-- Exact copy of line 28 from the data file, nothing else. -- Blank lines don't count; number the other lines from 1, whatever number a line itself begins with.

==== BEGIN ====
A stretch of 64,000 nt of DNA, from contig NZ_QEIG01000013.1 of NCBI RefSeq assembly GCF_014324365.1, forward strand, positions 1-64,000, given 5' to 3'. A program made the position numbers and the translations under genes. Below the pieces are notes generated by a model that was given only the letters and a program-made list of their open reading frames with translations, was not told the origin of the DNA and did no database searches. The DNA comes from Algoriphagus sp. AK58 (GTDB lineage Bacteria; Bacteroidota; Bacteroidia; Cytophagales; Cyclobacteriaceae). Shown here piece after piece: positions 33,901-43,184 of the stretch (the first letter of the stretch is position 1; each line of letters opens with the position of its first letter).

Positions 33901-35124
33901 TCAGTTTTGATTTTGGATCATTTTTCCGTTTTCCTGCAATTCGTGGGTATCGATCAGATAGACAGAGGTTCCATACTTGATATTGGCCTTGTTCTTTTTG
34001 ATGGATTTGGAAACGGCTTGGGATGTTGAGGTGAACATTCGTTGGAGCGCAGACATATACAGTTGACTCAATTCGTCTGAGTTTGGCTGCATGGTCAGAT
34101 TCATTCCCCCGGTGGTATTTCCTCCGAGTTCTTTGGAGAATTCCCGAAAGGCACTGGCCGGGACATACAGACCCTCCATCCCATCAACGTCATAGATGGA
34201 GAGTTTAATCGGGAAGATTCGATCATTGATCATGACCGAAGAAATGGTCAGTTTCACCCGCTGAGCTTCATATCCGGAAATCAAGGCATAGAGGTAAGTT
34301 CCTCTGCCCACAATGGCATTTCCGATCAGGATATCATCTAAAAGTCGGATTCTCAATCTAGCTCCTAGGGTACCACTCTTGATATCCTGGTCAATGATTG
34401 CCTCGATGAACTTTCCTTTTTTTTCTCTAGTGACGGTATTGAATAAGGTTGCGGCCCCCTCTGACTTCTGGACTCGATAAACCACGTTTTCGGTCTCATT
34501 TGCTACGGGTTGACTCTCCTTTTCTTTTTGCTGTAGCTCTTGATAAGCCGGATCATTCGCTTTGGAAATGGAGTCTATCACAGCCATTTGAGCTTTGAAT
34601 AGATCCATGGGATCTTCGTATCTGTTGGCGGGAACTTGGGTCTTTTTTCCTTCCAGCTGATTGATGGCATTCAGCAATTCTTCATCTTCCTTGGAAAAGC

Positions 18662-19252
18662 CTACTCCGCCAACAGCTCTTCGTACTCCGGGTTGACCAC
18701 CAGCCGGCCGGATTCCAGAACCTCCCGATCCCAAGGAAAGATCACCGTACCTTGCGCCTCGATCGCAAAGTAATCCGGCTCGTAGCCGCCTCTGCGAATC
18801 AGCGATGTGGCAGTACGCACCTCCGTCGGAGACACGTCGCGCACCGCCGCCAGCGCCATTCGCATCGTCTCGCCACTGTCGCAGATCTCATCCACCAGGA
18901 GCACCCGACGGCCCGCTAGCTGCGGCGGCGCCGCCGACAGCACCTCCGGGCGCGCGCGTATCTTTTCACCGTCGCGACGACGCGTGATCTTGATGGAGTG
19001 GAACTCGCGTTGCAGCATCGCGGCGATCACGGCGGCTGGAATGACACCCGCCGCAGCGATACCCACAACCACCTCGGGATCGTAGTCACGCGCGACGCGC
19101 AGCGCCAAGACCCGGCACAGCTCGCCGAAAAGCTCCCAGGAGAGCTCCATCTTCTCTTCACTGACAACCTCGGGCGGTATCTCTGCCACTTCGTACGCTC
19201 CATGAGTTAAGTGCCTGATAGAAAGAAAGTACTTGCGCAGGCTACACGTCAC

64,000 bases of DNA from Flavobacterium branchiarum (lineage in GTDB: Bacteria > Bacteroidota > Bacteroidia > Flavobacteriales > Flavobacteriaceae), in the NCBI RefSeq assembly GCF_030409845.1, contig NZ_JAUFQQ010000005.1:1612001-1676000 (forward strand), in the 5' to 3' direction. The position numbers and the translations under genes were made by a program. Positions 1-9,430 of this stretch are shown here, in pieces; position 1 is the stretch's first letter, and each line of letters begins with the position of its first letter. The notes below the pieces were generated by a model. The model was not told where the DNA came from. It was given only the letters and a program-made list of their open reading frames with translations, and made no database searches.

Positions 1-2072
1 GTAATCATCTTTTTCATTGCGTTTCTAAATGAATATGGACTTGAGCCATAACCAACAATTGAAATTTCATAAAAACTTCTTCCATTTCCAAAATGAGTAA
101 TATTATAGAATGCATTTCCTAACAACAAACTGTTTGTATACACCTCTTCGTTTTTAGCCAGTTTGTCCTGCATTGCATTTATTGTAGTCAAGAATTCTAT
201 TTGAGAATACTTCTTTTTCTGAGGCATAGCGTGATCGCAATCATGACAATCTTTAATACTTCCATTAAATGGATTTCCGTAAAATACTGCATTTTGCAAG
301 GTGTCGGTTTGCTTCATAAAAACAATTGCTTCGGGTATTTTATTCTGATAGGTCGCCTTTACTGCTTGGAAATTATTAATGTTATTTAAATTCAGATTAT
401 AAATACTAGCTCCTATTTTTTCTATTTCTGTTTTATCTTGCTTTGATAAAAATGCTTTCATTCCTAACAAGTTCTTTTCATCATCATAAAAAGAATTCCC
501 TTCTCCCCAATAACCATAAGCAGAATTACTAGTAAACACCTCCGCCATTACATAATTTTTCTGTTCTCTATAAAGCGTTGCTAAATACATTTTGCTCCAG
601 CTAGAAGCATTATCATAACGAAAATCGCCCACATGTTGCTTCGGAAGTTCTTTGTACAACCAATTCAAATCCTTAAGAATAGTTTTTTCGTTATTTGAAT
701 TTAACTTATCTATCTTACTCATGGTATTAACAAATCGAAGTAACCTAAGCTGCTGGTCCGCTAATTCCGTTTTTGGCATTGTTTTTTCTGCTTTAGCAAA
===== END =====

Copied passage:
701 TTAACTTATCTATCTTACTCATGGTATTAACAAATCGAAGTAACCTAAGCTGCTGGTCCGCTAATTCCGTTTTTGGCATTGTTTTTTCTGCTTTAGCAAA